Gambling involves putting money into games of chance, such as slot games, lottery tickets, scratch-offs, video poker and sports betting. You can bet with your own money or with the money of other people. If you win, you get the money you have gambled, but if you lose, you’ll forfeit the amount that you put into the game.
Regardless of the outcome, gambling is fun because it makes your brain release dopamine, which can reduce your levels of stress and worries. This is why thousands of people make a living from gambling. But you should only gamble with disposable income and not money that you need to pay bills or rent.
In addition to monetary impacts, gambling has other negative effects on the health and well-being of individuals and society as a whole. These impacts have been observed at the individual, interpersonal, and community/society level, with each level resulting in different types of harms.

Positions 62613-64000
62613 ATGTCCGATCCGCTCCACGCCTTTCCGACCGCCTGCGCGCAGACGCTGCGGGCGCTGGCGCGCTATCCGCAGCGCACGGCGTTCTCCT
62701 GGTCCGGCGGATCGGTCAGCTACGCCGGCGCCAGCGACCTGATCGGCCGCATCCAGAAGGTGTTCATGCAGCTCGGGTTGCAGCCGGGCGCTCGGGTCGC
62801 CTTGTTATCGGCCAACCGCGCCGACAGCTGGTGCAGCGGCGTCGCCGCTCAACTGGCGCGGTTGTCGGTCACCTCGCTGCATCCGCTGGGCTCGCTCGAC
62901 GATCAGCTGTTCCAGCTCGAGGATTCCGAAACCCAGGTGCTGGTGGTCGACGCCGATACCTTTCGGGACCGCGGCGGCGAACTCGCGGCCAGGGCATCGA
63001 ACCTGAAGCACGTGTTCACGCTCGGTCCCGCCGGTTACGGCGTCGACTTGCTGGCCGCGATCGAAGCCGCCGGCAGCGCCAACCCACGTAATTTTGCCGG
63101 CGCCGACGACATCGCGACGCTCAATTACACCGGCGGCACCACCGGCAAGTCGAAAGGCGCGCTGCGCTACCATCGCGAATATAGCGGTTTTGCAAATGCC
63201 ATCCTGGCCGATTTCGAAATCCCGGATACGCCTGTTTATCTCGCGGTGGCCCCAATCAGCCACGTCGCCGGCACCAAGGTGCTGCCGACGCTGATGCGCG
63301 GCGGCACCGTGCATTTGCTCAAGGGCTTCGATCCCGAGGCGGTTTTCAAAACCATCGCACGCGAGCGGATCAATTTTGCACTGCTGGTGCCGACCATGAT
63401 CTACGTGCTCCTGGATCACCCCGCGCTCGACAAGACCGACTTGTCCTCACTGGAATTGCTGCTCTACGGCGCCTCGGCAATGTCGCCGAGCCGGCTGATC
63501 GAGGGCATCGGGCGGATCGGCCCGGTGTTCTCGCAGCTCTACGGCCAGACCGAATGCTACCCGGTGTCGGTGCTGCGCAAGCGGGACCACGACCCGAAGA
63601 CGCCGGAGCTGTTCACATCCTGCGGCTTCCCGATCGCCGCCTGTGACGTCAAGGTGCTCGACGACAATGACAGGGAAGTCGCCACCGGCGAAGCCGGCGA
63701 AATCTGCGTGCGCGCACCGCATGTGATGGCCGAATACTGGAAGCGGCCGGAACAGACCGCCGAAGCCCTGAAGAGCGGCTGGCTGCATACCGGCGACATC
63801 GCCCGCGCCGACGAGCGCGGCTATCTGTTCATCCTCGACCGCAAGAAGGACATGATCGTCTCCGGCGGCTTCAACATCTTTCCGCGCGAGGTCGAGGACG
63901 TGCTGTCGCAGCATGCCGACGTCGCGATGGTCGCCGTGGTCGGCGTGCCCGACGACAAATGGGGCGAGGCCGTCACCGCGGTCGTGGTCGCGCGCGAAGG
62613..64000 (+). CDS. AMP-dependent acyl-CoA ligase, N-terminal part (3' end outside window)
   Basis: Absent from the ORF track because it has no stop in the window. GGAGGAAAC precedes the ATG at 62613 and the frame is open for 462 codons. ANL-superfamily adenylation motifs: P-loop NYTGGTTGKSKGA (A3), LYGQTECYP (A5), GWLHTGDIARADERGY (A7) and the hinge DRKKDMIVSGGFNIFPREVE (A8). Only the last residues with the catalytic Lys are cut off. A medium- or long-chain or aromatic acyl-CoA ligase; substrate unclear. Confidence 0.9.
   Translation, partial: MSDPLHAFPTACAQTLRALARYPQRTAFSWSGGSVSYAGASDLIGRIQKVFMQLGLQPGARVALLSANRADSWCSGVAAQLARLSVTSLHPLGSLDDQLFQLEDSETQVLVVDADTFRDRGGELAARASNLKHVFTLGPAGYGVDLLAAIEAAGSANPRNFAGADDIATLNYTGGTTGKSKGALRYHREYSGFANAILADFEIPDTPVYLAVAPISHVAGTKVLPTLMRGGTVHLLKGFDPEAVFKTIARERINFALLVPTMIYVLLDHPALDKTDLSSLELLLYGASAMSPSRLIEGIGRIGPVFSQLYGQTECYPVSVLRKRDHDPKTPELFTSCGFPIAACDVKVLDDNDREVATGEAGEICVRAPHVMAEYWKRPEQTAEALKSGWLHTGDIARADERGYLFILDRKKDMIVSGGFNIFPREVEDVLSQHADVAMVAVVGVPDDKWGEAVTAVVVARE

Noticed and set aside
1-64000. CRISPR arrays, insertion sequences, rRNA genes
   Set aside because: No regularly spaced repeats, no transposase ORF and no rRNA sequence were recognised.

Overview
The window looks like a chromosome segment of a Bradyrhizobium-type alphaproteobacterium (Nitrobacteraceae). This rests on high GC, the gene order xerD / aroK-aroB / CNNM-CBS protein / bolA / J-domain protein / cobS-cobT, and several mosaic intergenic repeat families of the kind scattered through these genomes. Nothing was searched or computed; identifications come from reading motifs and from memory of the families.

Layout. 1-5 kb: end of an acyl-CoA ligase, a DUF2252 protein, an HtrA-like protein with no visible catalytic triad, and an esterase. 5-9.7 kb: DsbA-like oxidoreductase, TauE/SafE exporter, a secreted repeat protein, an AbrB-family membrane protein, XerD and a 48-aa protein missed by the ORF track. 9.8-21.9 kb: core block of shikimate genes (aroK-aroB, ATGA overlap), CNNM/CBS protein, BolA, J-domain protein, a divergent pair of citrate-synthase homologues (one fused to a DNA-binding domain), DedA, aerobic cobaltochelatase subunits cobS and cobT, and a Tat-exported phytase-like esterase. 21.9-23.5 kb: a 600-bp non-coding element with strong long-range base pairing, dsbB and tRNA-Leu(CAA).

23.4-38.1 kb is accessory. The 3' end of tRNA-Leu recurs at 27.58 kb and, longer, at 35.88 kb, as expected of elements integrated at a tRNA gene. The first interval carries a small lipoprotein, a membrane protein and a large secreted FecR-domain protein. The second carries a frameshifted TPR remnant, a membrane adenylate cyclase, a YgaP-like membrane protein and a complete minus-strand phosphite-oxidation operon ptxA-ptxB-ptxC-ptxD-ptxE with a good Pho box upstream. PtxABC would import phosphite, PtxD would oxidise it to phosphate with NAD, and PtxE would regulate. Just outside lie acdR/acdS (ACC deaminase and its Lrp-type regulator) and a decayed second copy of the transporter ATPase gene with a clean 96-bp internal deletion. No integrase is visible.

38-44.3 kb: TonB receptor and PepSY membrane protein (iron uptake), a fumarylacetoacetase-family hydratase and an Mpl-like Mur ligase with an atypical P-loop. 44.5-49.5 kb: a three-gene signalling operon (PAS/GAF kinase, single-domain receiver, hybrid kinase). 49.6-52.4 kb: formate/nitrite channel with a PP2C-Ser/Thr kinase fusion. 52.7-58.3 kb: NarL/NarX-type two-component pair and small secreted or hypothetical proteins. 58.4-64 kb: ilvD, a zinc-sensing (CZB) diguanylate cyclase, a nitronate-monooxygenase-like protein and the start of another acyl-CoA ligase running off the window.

The main methodological challenge for analyzing these impacts is that they are often non-monetary in nature and therefore difficult to quantify, thereby leaving them under-reported in studies of gambling. To overcome this, we propose a conceptual model that incorporates both economic costs and benefits. It identifies key impact dimensions, and provides a framework for studying the social impacts of gambling. These dimensions include financial, labor, and health and well-being impacts at the personal, interpersonal, and community/societal levels. Each dimension can have direct, indirect, and cumulative impacts.